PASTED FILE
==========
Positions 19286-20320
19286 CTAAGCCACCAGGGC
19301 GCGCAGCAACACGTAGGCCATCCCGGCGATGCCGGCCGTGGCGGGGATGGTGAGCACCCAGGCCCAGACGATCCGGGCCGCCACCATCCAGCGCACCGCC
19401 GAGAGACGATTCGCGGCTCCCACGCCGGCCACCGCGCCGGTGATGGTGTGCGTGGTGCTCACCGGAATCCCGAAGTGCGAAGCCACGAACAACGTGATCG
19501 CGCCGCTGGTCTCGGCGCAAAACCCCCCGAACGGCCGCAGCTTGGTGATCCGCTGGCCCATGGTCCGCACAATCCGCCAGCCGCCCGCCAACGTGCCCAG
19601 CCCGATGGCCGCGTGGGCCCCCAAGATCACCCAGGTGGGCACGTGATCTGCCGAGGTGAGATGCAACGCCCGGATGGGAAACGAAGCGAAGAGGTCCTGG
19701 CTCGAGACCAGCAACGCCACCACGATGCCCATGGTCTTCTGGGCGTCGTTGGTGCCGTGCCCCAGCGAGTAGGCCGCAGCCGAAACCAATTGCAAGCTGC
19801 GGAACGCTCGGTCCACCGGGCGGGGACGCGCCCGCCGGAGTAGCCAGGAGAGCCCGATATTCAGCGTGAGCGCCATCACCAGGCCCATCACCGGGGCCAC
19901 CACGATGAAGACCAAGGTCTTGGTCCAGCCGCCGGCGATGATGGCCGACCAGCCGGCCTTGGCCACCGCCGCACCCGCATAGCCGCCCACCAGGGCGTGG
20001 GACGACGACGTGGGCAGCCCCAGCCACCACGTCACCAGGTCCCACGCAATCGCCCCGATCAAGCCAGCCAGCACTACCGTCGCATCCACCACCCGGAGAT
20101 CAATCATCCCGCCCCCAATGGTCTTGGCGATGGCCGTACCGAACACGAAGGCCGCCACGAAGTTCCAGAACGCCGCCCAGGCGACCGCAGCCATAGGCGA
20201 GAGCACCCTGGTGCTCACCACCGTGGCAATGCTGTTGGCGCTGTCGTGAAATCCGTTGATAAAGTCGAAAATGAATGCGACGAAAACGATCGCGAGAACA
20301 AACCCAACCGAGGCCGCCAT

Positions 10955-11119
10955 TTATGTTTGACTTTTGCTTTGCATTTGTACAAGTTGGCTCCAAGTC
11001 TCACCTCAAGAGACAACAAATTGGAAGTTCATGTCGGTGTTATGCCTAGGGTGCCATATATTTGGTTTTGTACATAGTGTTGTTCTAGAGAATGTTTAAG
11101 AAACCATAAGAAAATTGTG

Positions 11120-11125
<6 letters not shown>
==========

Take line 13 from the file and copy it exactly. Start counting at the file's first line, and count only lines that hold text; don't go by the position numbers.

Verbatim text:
20301 AACCCAACCGAGGCCGCCAT